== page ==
In its initial report: Foreign Fighters in Syria, released by the Soufan Group in June 2014, it was estimated that approximately 12,000 foreign fighters from 81 countries had travelled there since 2011. Most joined the ranks of the Islamic State of Iraq and the Levant (ISIL), Jabhat al-Nusra, or Ahrar al-Sham.  

In a follow up report released by the Soufan Group just last week, it was estimated that those numbers more than doubled in the last 18 months to between 27,000 and 31,000 from 86 countries - a stark dose of reality that the foreign-fighter phenomenon has not only exploded in numbers but is global in nature.

Consider: The number of foreign fighters from Western Europe more than doubled in the last 18 months, from 2,500 in 2014, to over 5,000. Most of them come from just four countries - France with 1,700, the UK and Germany with 760 each, and Belgium with 470.

Report: Global effort to stop foreign fighters joining ISIL is failing

In Russia, those numbers have gone up three fold - from 800 in 2014, to 2,400 by September 2015 - most coming from Chechnya and Dagestan in the North Caucasus. According to Russian President Vladimir Putin, that number is as high as 5,000 to 7,000 when fighters from the former Soviet republics are included.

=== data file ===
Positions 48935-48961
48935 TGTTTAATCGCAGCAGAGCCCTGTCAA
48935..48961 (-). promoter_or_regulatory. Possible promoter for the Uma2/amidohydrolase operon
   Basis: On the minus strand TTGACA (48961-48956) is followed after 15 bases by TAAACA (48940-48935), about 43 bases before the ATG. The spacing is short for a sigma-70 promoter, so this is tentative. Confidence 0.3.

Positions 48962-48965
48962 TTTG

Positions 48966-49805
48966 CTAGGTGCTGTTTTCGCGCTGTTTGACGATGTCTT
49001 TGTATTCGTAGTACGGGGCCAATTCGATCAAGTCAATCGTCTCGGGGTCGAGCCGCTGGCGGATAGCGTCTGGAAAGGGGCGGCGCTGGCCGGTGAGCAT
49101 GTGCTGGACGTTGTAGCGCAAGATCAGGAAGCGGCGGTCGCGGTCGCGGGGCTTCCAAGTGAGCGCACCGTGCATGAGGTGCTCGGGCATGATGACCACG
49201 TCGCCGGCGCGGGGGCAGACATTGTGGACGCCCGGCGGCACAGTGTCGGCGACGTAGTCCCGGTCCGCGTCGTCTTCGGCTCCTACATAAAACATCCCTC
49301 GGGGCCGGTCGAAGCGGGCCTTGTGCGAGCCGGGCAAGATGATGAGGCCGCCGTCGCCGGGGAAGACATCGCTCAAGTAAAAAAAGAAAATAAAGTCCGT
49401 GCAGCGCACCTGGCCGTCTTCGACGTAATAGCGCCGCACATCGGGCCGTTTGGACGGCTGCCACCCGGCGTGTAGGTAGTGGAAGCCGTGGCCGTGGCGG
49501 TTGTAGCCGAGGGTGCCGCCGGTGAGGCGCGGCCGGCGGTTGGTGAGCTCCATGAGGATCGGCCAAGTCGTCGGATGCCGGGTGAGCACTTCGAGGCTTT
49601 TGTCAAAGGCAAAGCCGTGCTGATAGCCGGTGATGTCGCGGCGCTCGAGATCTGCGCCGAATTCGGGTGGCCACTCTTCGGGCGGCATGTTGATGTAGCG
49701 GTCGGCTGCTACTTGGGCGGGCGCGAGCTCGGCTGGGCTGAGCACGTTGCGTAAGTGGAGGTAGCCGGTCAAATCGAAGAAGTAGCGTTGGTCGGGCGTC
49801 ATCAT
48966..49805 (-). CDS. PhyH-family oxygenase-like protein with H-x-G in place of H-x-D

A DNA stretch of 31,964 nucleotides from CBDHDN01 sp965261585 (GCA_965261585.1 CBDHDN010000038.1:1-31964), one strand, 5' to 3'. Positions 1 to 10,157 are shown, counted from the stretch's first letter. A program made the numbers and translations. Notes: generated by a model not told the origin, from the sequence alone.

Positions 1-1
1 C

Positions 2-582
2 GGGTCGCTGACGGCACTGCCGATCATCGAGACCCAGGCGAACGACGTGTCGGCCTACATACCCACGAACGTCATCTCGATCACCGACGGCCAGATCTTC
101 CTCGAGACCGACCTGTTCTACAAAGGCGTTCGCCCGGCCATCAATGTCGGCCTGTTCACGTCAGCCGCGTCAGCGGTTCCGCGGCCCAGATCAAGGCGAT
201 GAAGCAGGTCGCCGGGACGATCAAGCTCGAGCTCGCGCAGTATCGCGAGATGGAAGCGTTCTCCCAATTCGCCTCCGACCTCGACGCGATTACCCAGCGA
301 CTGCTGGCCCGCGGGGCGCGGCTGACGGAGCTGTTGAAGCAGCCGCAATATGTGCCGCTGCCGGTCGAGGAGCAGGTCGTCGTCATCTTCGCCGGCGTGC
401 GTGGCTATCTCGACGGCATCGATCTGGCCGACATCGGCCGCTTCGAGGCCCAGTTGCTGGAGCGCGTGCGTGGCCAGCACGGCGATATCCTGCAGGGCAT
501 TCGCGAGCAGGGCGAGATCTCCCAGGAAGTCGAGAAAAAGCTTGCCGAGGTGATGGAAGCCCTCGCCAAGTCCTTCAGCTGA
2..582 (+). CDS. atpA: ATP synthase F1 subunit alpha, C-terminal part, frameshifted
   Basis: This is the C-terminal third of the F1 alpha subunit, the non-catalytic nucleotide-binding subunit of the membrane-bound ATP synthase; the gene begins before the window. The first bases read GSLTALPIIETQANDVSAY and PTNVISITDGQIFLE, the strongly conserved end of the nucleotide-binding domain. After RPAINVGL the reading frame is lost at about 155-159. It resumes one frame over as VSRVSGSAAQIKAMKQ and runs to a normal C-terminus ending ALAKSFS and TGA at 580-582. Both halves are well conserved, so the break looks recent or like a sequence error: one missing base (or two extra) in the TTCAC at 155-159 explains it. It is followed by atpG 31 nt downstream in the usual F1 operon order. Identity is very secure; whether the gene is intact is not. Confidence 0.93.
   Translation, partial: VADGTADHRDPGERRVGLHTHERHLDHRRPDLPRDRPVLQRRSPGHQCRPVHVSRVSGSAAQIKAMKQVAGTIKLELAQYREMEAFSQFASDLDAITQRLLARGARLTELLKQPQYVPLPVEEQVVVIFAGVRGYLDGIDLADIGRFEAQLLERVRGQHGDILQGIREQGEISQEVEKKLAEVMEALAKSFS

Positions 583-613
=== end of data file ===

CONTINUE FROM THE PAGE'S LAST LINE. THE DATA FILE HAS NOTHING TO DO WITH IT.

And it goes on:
Startling numbers 

In North Africa and the Middle East the numbers are even more startling, with over 16,000 fighters having travelled to Syria and Iraq. Tunisians make up the largest contingent of foreign fighters overall, with an estimated 6,000. That's double the number from 2014. Saudi Arabians make up the next largest contingent with 2,500, followed by Jordanians with 2,000.


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Other countries in the region with significant numbers include Morocco - 1,200; Lebanon - 900; Libya - 600; Egypt - 600; and Algeria - 170.

The process of radicalisation and reasons for the foreign fighter flow to Syria and Iraq vary from region to region.

 

Turkey, too, has had its share of foreign fighters, with approximately 2,100 having gone to Syria and Iraq, although many of them have already returned home. According to Turkish authorities, 500 of its citizens have been imprisoned for joining ISIL, and another 100 for joining Jabhat al-Nusra.

Southeast Asia is not immune to the foreign fighter phenomena either. According to Indonesian officials, 700 of its citizens have fought in Syria and Iraq as of late 2015. In May 2014, they had reported that figure as being only 30 to 60.